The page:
Vocal Distancing
Bloomberg Businessweek|October 26, 2020
Vocal Distancing
The maestros of classical music now depend on the camera lens to translate their magic.
James Tarmy

The Metropolitan Opera stages more than 200 performances and hosts almost 800,000 visitors every season at its cavernous building in New York. But when the curtain fell on its March 11 production of Così Fan Tutti ahead of the city’s corona virus lockdown, history recorded it as the company’s last of 2020.

Like most everyone else, the Met began hosting virtual events: On April 25 the At-Home Gala featured 40 opera stars around the world singing into their laptops over Skype. Despite poor audio quality, the performance raised $3 million. Fresh from that success, the company began boosting production values and hired audio-visual professionals to record a series called Met Stars Live in Concert.

The Met has been streaming its operas since 2006 with a Live in HD program, but Met Stars Live leaves the acoustically rigorous confines of the opera house to enter uncharted territory—which is how tenor Roberto Alagna and soprano Aleksandra Kurzak found themselves standing on a cliff in Eze, a hillside village on the French Riviera, singing Vogliatemi Bene from Puccini’s Madama Butterfly. Instead of the Met’s famous cinematic production by Anthony Minghella, viewers at home were treated to the lawn of the Château de la Chèvre d’Or, a five-star hotel overlooking the Mediterranean.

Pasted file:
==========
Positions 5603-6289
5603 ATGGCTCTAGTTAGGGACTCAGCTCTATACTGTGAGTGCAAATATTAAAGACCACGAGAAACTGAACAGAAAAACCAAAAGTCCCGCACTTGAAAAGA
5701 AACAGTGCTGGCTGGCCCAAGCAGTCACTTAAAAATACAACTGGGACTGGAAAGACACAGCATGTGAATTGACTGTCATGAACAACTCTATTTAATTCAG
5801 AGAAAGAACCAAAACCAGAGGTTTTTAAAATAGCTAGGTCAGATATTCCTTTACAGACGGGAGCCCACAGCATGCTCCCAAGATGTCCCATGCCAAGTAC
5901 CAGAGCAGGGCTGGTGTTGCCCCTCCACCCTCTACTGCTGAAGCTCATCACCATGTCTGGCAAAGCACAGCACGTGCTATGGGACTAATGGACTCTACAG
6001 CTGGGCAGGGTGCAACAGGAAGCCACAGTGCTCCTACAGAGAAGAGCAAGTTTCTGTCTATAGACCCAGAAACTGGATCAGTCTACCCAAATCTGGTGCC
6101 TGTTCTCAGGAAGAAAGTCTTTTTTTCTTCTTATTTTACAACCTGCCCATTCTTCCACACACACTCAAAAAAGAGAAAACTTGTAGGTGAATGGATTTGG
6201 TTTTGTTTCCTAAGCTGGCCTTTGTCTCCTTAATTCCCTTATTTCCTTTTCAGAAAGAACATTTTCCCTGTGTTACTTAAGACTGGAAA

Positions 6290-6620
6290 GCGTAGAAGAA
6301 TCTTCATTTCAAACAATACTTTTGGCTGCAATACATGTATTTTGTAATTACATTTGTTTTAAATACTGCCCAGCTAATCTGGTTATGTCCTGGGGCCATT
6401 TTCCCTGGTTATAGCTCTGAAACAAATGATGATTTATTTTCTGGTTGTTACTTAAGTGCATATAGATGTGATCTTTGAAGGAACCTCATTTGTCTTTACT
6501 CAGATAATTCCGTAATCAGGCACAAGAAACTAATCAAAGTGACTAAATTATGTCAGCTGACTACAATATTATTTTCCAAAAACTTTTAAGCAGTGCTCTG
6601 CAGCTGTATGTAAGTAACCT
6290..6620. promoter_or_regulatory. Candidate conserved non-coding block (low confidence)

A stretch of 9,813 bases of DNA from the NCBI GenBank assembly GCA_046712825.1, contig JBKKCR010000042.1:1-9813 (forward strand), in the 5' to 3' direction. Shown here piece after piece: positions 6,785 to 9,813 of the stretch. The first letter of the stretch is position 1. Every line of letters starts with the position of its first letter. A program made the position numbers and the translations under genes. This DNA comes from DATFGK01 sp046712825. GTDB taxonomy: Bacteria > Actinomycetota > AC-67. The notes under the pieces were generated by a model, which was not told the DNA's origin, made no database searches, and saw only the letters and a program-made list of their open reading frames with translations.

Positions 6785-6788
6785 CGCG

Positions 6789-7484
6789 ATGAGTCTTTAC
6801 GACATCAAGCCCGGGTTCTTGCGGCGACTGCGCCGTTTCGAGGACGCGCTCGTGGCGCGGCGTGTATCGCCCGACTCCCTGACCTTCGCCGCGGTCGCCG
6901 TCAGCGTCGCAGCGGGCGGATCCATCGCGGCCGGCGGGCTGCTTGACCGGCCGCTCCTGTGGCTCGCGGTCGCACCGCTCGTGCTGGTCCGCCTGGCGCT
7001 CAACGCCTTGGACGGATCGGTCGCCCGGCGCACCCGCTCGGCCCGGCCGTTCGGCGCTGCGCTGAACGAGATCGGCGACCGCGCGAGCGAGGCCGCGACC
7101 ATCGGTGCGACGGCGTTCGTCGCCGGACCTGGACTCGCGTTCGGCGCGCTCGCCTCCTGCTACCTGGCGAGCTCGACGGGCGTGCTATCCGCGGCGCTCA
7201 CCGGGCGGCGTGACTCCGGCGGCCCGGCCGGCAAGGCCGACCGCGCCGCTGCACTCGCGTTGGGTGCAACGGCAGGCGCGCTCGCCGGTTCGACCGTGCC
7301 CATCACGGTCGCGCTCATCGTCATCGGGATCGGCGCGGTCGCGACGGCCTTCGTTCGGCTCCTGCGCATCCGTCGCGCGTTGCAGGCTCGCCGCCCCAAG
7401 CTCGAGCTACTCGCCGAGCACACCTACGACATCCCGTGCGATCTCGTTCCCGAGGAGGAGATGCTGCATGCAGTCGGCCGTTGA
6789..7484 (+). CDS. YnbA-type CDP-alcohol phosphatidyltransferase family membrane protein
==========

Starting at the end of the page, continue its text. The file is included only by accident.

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October 26, 2020